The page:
Accra, May 19, GNA- The National Cancer Coalition of America (NCC), has announced plans to establish a maiden African Cancer Project in Ghana, to improve the cancer survival rate in Africa.
To achieve this feat, the projects aims at introducing cancer treatment programmes, and promote early detection and prevention of cases.
Mr Tom Roane, International Development Director of the NCC, made this known when he paid a courtesy call on Dr Gladys Norley Ashitey, during a three-day visit to Ghana to assess the feasibility of the project.
"The need to establish the project in Africa has become necessary as the world pulls resources together to fight the disease that is claiming many lives globally without exception," he said. The New Orleans based-NCC, established in August 1993, seeks to reduce the suffering of cancer patients and their families through programmes that provide knowledge, assistance and relief. The coalition had donated methotrexate tablets valued at 2.1 billion cedis to the Korle Bu and Komfo Anokye teaching hospitals, through the Adventist Development and Relief Agency (ADRA) for cancer patients.
Mr Roane said the NCC and ADRA-Ghana were forging partnership with the Government and public health institutions, to provide drugs and equipment for treatment and control of cancer in the country and other African countries.
He said since 2000 the USA Pharmaceutical Association's annual donation of cancer drugs had shot up from four million dollars to 70 million dollars.
Besides sourcing for drugs, equipment and medical supplies to assist in the treatment of the disease and promote quality healthcare delivery, NCC would embark on sustainable public education programmes to educate the people on how to reduce the likelihood of developing cancer. Dr Ashitey said her sector Ministry had constituted a committee to develop a registry on cancer, after which a public forum would be organized to strategise for the control and prevention of the disease.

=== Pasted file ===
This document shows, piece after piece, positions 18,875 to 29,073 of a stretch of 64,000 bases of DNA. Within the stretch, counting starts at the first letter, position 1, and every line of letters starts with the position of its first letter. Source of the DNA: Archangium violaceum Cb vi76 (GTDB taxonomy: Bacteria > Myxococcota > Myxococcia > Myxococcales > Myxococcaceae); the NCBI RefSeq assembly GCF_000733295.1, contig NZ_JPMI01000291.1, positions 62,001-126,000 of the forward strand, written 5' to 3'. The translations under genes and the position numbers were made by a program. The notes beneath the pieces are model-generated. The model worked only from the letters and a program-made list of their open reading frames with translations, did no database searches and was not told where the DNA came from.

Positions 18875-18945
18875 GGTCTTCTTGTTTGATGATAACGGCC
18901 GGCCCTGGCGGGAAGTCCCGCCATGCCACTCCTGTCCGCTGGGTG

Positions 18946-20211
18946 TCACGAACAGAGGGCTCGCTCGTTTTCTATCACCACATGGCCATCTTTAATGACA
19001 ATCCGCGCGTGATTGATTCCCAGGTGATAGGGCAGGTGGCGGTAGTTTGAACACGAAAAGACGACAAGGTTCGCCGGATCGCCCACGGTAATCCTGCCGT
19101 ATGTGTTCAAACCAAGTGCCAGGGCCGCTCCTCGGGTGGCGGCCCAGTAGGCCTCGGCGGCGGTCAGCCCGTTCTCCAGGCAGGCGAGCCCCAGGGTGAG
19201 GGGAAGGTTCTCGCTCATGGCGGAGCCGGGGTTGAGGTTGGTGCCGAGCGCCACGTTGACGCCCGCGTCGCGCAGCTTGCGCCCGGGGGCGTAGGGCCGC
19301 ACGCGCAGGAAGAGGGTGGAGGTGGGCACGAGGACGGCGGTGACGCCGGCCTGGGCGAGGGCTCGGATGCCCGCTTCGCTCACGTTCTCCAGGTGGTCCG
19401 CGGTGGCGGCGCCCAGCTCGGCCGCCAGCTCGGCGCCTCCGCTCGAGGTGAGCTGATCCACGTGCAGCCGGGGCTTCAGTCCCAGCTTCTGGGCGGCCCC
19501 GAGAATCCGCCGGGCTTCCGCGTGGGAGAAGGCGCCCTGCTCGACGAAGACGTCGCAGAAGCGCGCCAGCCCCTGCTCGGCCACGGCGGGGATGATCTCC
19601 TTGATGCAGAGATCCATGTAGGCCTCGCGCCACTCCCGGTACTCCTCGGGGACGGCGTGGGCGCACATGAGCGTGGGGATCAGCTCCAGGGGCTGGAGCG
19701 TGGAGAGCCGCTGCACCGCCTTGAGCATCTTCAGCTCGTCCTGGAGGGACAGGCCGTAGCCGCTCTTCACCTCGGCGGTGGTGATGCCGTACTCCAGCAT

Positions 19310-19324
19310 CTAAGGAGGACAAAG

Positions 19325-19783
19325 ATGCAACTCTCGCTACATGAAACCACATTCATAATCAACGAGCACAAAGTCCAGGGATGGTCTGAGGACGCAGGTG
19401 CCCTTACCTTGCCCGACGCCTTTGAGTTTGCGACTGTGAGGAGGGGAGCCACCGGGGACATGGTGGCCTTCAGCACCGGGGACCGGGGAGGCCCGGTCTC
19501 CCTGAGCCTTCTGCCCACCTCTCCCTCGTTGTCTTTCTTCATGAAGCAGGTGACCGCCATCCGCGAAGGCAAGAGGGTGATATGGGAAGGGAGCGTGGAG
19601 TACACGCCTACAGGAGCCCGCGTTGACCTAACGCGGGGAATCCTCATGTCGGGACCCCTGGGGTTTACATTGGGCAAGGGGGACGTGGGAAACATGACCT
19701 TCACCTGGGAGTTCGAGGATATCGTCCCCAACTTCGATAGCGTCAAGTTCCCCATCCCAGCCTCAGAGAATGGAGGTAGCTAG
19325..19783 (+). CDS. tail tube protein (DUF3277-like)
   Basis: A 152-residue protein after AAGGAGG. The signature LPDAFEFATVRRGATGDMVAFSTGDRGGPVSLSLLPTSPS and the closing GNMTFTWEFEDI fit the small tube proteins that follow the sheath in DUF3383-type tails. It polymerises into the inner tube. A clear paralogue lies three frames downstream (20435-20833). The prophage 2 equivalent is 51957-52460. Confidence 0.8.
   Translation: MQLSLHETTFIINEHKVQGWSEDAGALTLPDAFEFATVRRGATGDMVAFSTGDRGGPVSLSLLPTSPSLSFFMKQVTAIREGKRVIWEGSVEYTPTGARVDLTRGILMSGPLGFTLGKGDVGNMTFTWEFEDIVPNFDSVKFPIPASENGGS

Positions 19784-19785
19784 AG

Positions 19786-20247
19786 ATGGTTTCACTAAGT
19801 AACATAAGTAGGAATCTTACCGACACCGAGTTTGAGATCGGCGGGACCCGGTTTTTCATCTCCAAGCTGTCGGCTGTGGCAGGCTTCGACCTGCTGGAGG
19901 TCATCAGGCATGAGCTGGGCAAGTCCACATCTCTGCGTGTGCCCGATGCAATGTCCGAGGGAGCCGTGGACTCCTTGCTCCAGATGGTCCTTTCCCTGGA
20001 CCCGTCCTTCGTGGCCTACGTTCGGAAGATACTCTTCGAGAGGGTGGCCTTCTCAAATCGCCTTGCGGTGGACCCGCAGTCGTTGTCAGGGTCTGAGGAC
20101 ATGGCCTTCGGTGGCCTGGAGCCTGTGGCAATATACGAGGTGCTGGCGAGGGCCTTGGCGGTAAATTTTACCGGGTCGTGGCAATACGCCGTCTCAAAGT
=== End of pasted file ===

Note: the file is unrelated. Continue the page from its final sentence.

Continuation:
Dr Ivy Ekem of the Haematology Department of Korle Bu said during an interaction with Mr Roane that cases of acute leukaemia rose from 12 to 25 within the first quarter of 2004 and 2005 while chronic leukaemia rose from 15 to 19 during the same period.
She attributed the rise in the number of cases to growing awareness about the disease and referrals by doctors. Dr Ekem said the cost of treatment was so high that most patients could not afford, while some of the essential drugs for treatment are not available in Ghana.
Mr Samuel Asante-Mensah, Country Director of ADRA appealed to the Government to review its policies on tax exemptions and relief to facilitate the efforts by non-profit agencies to bring the drugs into the country.